Talent usually means that someone can be good at something more easily than others can. The rest of us have to work harder to be just as good. But there’s almost nothing that can’t be taught to someone who wants to learn, and once s/he masters the techniques, s/he immerses her/himself into the expression of passion and emotion and gratitude, and that person can produce art that moves people, art that means something.
The person expresses who s/he is, and what emerges from that expression is art.
The same holds true in every area of our lives. When we express who we are, what emerges from that expression is our life. Our experiences reflect – at least to an extent – the person we are, and the beliefs we hold. Of course, the people around us and our circumstances affect the kind of life we live, too: if we can barely feed our families, then we likely won’t be making scientific breakthroughs or writing classic literature.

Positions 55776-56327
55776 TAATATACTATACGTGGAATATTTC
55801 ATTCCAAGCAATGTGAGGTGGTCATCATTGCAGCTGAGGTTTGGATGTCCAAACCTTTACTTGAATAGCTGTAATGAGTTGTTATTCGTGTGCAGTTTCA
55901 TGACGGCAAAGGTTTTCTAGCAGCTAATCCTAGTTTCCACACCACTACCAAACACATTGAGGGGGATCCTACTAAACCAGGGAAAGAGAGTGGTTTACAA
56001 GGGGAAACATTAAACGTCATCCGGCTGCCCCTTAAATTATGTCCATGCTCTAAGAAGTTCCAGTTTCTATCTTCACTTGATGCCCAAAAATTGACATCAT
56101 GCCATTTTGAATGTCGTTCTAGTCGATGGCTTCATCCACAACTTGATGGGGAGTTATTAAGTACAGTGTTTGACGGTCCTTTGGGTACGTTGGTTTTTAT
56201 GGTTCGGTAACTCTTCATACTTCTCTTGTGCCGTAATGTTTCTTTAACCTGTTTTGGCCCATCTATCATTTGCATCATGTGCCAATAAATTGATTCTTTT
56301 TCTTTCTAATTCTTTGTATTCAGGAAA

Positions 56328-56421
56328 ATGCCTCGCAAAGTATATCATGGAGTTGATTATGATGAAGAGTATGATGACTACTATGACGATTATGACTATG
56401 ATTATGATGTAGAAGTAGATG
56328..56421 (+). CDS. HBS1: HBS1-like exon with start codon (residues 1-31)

Nevertheless, despite bad circumstances that may be beyond our control, some manage to have homes filled with happiness, children who feel understood and appreciated, and friends who seek them out.
Yet others, perhaps even those in fairly good circumstances, have rather average lives. These people have chosen, for whatever reason, not to be extraordinary, not to seek beauty, not to understand themselves. They have chosen to live by default, responding to every situation but never creating, living their lives on autopilot. Maybe this even describes you.
What would your life look like if you chose to be extraordinary?
What makes your soul sing? Who could you become to give voice to that song? How could you give expression to the beauty and depth and passion in your soul? Where is the inspiration?
Life is not doing. Life is becoming. Being is enough, and yet being isn’t static. It’s changing, flowing, charging, calming: being is becoming is being.